Case Studies

The tax deduction Explained
Mark and Jen purchased a home for $350,000, with 4800 in property tax.  They put 20 % down and have a monthly payment $2182.00.  Of this monthly payment $1800 is interest and real estate taxes, which is tax deductible. 

Mark and Jenn make a combined income of 100,000. Their employers withhold taxes based on their salary of 100K.  When tax time comes they are able to claim the mortgage interest and real-estate taxes paid approx. $21,600, this effectively reduces their gross income from 100K to $78,400.  When they compare the taxes withheld on their gross of $100,000 to their adjusted gross – “they overpaid their taxes” by approx $5400.  Mark and Jenn get a refund of 5,400 – just for owning a home!

Let Uncle Sam Help!

Buy more with the tax deduction

Tom and Donna
Tom and Donna could only afford to pay $1500 month.  However they could not find a home in this price range.  They needed at least $40,000 to $50,000 more to buy something really nice.  We utilized the tax deduction to help them buy more of a house. 

Here is how:
Instead of “waiting” until tax time to get their refund, Tom and Donna did the following.  Since we knew they would easily get a refund of $4800 – they went to their employer and requested to increase “dependents” to allow them to take home $400 more per month.  Using this $400 we determined that approximately $100 would go towards the additional real estate taxes and $300 for additional mortgage payment. This $300 allowed Tom and Donna to increase their purchase power by $48,700.**.

The Seller Can help you buy a home!

wanted to buy a condo, she had $6,000 total. For a down payment and closing costs.  Not enough to cover both items.

We found a condo listed for 205,000, Kristen was approved for an FHA loan with a 3% down payment, using her $6,000, this covered the 3% of the asking price needed. Now we needed the $5,000 for closing costs and prepaid items, we negotiated the asking price of the condo $200,000 with the seller to “contribute” $5,000 for the buyers closing costs, In this case the seller would be effectively netting $195,000 before closing costs.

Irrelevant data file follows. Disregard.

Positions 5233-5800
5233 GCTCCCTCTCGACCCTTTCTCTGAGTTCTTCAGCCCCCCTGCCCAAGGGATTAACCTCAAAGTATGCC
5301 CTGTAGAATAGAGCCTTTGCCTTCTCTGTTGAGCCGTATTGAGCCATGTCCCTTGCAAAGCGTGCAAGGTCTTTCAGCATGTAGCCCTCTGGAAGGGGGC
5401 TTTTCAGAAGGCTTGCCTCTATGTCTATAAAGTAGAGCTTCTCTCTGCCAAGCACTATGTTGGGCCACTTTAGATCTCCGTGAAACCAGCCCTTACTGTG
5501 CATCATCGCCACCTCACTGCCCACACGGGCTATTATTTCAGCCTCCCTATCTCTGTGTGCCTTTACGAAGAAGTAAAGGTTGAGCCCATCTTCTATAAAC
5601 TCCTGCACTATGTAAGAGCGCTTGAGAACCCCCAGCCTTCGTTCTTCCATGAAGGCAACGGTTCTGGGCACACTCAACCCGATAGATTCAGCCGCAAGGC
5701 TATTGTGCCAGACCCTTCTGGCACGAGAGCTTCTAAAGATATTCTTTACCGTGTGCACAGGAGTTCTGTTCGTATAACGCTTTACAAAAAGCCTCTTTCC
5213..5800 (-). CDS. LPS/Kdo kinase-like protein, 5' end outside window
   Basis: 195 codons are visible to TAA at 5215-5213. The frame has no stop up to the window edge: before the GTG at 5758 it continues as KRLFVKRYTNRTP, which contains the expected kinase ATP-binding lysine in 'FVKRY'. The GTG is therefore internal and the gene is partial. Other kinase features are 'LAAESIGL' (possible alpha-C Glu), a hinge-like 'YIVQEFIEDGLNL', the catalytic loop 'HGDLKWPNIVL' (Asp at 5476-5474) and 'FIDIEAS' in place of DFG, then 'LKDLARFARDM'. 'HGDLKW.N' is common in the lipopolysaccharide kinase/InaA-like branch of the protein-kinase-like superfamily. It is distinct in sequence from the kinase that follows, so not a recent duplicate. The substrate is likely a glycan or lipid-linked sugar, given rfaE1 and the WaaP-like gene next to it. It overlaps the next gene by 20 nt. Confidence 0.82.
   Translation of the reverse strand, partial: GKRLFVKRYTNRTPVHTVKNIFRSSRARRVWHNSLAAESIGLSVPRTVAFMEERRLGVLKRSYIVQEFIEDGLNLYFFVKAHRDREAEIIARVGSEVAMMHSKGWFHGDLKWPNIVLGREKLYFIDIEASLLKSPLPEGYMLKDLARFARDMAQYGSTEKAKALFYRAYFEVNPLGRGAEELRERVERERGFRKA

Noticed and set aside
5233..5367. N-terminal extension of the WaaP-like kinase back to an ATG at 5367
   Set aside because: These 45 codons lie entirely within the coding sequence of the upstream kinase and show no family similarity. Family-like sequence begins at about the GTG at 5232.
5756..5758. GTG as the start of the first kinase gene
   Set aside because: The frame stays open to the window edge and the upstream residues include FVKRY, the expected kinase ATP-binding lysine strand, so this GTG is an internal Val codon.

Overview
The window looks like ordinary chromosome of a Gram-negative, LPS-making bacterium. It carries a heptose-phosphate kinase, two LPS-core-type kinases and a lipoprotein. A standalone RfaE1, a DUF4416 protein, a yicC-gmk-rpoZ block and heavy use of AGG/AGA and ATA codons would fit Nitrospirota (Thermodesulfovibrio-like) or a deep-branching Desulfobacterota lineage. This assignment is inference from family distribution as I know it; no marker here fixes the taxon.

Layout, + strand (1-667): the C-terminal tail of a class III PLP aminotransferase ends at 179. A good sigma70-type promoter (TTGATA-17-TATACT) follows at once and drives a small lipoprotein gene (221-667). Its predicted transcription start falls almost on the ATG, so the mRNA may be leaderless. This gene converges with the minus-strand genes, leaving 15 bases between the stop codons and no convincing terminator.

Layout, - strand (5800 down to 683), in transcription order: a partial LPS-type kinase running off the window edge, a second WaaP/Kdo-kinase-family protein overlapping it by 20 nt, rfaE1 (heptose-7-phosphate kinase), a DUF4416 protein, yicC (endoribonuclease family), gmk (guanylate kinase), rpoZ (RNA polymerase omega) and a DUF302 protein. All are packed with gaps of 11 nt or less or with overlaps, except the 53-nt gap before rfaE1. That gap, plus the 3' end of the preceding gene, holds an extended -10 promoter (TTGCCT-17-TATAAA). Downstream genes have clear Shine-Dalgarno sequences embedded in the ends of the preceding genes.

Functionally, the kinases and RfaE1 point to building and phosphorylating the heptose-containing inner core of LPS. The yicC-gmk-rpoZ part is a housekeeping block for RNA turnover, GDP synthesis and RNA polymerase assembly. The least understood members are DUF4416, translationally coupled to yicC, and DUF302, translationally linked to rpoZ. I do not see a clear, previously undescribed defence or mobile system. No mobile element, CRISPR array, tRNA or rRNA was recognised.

Kristen paid $200,000 for the condo, she put $6,000 down making her mortgage amount $194,000.  At the closing the seller gave Kristen a credit for $5,000 which covered the closing costs.  Kristen has her condo she is happy and the seller is happy, a win win for all...

Mary was renting a condo for 1200 per month; she basically was throwing $14,400 out of the window.  She wanted to buy a condo she wanted to pay not much more than rent,  she thought waiting a year to save more money was the way to go.  When we asked the question “how much can you save” her reply was minimal and not enough to make a dent.  We structured a deal for Mary where she

* Prequalified for first time buyer program or FHA program. 5% down

* purchase a condo for 200K

* 3% down payment = 6000 plus $5000 closing costs

* Total monthly payment = approx $1700 (including mortgage, taxes, maintenance fee)

*Using the tax deduction of $16,800, Mary was able to get a refund of approximately $4,200 per year.  Spread this $4,200 over 12 months = $350 per month.  
  Mary’s effective monthly payment is $1,350 - so for $150 more per month, Mary owns her own home.

The Rebalancing Act!

Joanne and TedJoanne and Ted needed to upgrade their home, their 3-bedroom, 1-bath was just too small for their growing family.  They “had” to sell their home for $269,000 and they wanted to buy a 4-bedroom 2.5 baths for approximately $470,000.  They became stuck on the number of “Had to get”  $269,000.  After many months, several other realtors and rejections, we proposed a plan to reduce the price by $40,000.  Their house sold and the homes that they liked previously for $470,000, we were now in a position to negotiate.  We zeroed in on a home suitable and negotiated a sale for $430,000 which was $40,000 below the asking price of what they thought they had to pay.  So by reducing their home we made this up on the “buying" end.     

**always consult with your tax advisor regarding your individual tax circumstance. 

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